Gas turbine engines power most of our modern aircraft and ships. They also generate electricity around the world. A gas turbine engine can reach internal temperatures up to 2,732°F (1,500°C). Monitoring the internal temperatures of these complex machines is critical to maximizing service life and optimal performance.
Besides gas turbines, thermocouples accurately measure the temperatures of processes from extremely low to high heat. The American National Standards Institute (ANSI) and the American Society for Testing and Materials (ASTM) have compiled a list of nine primary thermocouple types. Each type meets specific temperature, reaction time, chemical and vibration resistance requirements. However, this article will focus on the type J and K thermocouple wires, their functionality, dissimilarities, and which suits your application.
What is a Thermocouple Wire, and What Are Its Uses?
Thermocouples are temperature sensors consisting of two wires made from different metals. When the two wires connect at one end, it generates a predictable voltage. The voltage varies with the difference in temperature between the measuring junction and reference junction, called a thermal gradient. The voltage is proportional to the temperature difference between the two ends. The thermocouple wires are usually encased in a protective sheath to ensure accurate temperature readings in harsh environments.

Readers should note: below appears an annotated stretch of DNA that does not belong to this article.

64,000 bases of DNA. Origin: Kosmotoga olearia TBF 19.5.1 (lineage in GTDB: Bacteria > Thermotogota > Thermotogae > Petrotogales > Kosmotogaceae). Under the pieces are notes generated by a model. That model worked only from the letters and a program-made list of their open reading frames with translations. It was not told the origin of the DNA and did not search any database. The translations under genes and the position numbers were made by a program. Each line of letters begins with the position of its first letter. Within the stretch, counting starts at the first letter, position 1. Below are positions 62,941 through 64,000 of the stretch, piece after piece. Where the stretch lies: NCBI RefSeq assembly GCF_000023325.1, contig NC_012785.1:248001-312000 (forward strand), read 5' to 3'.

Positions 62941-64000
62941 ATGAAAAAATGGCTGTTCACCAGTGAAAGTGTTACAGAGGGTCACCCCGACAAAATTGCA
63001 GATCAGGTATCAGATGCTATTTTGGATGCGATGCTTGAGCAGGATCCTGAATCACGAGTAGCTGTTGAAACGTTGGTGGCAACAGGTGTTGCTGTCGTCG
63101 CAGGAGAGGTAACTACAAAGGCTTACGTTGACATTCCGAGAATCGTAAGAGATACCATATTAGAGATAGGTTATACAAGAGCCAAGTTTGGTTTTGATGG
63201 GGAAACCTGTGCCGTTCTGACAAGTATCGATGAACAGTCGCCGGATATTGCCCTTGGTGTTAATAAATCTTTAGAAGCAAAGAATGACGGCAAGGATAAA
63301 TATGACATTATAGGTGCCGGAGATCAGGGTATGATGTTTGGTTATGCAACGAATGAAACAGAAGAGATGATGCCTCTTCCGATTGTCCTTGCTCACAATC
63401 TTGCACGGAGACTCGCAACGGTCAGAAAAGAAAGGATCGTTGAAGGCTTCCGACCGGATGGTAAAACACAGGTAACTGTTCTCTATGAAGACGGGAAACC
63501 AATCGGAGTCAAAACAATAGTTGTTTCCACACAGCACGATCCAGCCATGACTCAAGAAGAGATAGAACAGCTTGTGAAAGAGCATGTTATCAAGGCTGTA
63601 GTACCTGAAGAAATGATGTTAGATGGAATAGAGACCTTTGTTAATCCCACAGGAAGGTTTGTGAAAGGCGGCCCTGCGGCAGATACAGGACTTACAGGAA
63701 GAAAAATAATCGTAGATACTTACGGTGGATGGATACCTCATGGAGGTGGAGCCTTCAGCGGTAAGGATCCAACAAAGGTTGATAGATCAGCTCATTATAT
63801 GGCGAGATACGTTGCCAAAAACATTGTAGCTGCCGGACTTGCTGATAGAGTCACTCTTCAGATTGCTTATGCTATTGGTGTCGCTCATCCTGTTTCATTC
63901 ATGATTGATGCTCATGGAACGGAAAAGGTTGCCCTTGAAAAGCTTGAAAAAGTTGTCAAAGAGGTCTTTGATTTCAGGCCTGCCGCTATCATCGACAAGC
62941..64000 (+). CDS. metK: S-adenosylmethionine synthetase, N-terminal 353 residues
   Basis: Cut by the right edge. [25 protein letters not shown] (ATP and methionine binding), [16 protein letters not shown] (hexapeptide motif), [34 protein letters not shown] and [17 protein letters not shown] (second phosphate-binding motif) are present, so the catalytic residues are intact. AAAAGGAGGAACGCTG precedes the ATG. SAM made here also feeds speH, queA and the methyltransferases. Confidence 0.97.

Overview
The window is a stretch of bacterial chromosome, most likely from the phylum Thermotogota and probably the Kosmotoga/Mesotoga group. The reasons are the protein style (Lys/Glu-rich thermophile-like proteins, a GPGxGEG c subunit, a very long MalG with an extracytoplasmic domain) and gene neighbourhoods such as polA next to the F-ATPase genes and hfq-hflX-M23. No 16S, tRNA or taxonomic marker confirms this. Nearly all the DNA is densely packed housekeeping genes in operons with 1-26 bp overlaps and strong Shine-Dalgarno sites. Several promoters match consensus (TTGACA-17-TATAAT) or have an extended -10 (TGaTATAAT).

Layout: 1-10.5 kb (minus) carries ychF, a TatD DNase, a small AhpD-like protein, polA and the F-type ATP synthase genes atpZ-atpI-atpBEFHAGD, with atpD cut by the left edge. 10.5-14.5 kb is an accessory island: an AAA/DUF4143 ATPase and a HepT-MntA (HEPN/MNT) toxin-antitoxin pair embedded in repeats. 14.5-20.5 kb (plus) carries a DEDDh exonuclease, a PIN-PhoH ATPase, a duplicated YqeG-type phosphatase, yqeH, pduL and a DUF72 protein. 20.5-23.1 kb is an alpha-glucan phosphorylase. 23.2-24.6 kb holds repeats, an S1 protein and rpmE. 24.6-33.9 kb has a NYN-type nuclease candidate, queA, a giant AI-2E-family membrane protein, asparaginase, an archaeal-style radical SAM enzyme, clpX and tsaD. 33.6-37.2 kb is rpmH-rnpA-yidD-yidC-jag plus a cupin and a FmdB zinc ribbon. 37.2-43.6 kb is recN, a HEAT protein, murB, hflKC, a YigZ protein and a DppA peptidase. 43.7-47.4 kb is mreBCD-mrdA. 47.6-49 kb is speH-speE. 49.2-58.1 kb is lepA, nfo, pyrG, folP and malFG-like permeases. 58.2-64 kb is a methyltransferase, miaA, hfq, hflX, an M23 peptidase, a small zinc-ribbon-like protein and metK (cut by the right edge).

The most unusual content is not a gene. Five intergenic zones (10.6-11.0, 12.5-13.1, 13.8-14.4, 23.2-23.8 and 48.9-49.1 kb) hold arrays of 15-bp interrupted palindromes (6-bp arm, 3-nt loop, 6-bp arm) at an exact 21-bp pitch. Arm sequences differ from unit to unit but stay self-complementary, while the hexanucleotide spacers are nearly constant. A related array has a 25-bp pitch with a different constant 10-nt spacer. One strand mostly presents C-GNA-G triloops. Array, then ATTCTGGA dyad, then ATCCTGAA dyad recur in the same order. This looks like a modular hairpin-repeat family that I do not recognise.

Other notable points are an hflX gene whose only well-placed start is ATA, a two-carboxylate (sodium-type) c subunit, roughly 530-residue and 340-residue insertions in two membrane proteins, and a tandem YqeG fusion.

Thermocouples measure the temperature of gases, liquids, and solids. For example, they help monitor the temperature of food products during production, molten steel temperatures, chemical reactions in chemical plants, and industrial immersion heaters.
There is a difference between thermocouple grade wire and thermocouple extension wire. Thermocouple grade wire is the sensing point or probe part. In comparison, the thermocouple extension wire transmits a signal from the probe to the instrument panel.
Thermocouples can measure low or high temperatures depending on the physical properties of the wires.
There are nine types of thermocouple wires. See the table below.
|Positive Lead Wire
|Negative Lead Wire